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Pensions That Make Risk-Related Changes Predominantly Favor Alternatives

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NEW YORK (–Corporate and public pension plans polled by JP Morgan Fleming Asset Management are more decisive than they were last year about shifting their asset allocation and are more inclined to use alternatives to achieve their goals.

Asked about their asset allocation plans, 35% of the 80 participants in the U.S. pension plan outlook poll said they will change their regular allocation either to enhance returns or to reduce risk, while 46% said they are not making changes. Only 19% were undecided, down from 40% the year before.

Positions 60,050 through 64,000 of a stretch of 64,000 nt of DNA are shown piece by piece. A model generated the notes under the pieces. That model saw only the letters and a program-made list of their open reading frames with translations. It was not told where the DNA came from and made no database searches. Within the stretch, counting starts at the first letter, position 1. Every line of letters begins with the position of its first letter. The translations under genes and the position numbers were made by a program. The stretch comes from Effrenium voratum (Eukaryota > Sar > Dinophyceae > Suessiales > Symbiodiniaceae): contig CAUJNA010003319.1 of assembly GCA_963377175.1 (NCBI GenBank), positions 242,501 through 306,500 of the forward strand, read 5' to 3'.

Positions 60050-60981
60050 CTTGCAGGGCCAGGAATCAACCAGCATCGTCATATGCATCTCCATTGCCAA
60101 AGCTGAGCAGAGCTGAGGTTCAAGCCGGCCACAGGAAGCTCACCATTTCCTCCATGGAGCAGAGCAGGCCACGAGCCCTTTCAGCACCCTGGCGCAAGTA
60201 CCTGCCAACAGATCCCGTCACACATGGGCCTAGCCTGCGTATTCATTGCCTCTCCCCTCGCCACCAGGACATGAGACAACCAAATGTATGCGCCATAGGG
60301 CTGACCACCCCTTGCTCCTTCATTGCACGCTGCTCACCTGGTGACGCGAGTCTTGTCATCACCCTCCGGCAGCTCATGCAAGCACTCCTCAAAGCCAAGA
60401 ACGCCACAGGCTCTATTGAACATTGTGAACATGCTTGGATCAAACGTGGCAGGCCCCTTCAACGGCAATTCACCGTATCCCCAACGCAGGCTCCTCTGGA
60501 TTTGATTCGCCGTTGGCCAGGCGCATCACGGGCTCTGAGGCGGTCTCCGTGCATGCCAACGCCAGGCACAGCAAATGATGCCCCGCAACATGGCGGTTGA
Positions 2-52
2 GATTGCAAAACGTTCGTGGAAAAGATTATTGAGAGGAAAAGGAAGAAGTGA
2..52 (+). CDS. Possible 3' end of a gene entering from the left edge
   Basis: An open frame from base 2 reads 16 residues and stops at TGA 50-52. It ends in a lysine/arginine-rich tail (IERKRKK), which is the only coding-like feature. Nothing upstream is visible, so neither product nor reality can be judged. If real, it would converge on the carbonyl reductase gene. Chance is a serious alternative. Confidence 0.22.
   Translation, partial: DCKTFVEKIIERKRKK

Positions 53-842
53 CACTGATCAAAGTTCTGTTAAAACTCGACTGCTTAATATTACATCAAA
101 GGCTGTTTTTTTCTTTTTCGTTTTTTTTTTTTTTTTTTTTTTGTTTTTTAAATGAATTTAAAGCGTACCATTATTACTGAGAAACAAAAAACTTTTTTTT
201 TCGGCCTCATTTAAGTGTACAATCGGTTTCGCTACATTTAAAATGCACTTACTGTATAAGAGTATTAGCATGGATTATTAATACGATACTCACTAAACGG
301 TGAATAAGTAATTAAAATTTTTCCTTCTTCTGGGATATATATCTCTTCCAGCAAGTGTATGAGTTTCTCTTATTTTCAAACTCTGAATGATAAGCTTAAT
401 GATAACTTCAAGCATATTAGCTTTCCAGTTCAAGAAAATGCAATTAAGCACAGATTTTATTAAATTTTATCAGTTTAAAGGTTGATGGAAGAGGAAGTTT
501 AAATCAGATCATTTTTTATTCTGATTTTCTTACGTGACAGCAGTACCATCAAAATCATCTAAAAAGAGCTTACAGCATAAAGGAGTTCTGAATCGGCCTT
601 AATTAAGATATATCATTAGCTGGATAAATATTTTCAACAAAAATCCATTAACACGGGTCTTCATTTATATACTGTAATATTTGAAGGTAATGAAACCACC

Among those reworking their portfolios in order to reduce risk, 65% are doing so by adding alternative investments. Last year this statistic was 46%. And of those making changes to enhance returns, nearly half are taking the alternative investment route. Alternatives were defined as hedge funds, private equity and real estate.

The survey also shows that while pension fund prospects have improved thanks to the 2003 stock market rally, the median plan still is only 79% funded and the bottom 20% of plans are merely 59% funded.

Poll organizer JP Morgan has a New York-based fund of funds operation that currently oversees US$6.7 billion in hedge fund assets. Headed by Joel Katzman, this group recently experienced fast growth, with US$925 million in net inflow during 2003, US$240 million of it in the fourth quarter.

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